The Intergovernmental Panel on Climate Change (IPCC) just concluded its 41st session in Nairobi – continuing the tradition of rigorous international scientific collaboration to better understand climate change, its impacts, and society’s options to address this global challenge. The IPCC is a unique partnership between nearly 200 governments and the scientific community, bringing together many of the world’s top scientists and experts to produce comprehensive assessments of the state of knowledge on climate change.
The fifth and most recent IPCC assessment report was completed this past October, including three volumes of findings drawn from the vast amount of research that has been done over the last seven years on climate science, impacts, and responses. Among its key conclusions: “human influence on the climate system is clear,” and human-caused emissions of heat-trapping gases are the “highest in history.” The Assessment also reported “it is very likely that heat waves will occur more often and last longer, that extreme precipitation events will become more intense and frequent in many regions. The oceans will continue to warm and acidify, and global mean sea level will continue to rise.”
These sobering conclusions, resulting from the collaborative work of hundreds of climate specialists from around the world, including dozens from the United States, reinforce those of the Third U.S. National Climate Assessment and underscore the need to fully implement President Obama’s Climate Action Plan.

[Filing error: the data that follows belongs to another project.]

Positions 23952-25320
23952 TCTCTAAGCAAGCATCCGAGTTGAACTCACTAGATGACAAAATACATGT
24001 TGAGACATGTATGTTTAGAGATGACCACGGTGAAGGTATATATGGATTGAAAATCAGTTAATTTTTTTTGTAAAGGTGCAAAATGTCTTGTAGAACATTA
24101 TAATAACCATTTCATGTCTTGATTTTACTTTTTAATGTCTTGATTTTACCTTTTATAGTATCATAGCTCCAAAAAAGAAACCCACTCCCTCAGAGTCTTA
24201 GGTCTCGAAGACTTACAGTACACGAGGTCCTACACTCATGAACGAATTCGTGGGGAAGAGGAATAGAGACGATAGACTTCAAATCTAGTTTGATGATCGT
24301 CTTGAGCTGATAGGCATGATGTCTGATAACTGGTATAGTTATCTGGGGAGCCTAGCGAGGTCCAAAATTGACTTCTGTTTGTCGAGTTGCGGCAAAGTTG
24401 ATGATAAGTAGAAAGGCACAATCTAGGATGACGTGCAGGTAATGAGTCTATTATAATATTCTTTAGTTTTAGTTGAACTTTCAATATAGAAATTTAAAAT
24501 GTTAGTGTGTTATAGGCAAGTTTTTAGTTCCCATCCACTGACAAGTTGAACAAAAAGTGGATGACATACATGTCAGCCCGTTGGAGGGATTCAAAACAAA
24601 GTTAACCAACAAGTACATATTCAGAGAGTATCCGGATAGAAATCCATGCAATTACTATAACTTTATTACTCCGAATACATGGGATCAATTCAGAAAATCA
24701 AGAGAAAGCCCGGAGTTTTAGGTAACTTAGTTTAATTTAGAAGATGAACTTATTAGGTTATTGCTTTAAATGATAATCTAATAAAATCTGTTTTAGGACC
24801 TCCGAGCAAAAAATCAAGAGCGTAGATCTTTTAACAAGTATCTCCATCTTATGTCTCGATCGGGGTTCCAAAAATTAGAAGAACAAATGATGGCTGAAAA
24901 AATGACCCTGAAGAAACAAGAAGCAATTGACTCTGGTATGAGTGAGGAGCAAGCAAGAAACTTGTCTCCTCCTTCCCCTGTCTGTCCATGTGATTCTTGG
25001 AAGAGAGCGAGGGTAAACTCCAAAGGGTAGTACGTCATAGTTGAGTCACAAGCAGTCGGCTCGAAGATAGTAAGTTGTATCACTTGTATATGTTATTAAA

This week’s convening of IPCC representatives in Nairobi was a transitional meeting for the IPCC, with discussions focusing on ways to organize the next cycle of assessment to ensure that our knowledge base about climate science continues to expand in ways that are informative for decision makers and citizens around the world.
Discussion outcomes included that the IPCC will retain continuity in its basic approach of producing assessment volumes addressing physical science; impacts, adaptation and vulnerability; and mitigation, and that a synthesis would be developed to integrate the findings of these three reports. Delegates decided that the next comprehensive assessment cycle will last between five and seven years, as has been the practice and that, as in the past, the IPCC is likely to produce one or more “special reports” to assess specific cross-cutting topics.
The IPCC’s next meeting in Dubrovnik in October will formalize the transition into the next cycle of assessment and elect new senior leadership, including a new Chair.
Several governments have indicated their intent to nominate individuals for IPCC chairmanship, including the United States, which will nominate Professor Christopher Field of Stanford University, who led the IPCC’s work on Impacts, Adaptation and Vulnerability in its last assessment cycle.
We are very pleased that Professor Field is willing to be nominated to serve in this prestigious role and look forward to continued collaboration with partner Nations on the important task of building the scientific foundation for informed actions to combat climate change.
Kelly Sims Gallagher is a Senior Policy Advisor at the White House Office of Science & Technology Policy
Trigg Talley is Deputy Special Envoy for Climate Change at the Department of State
David Reidmiller is Chief Climate Scientist at the Department of State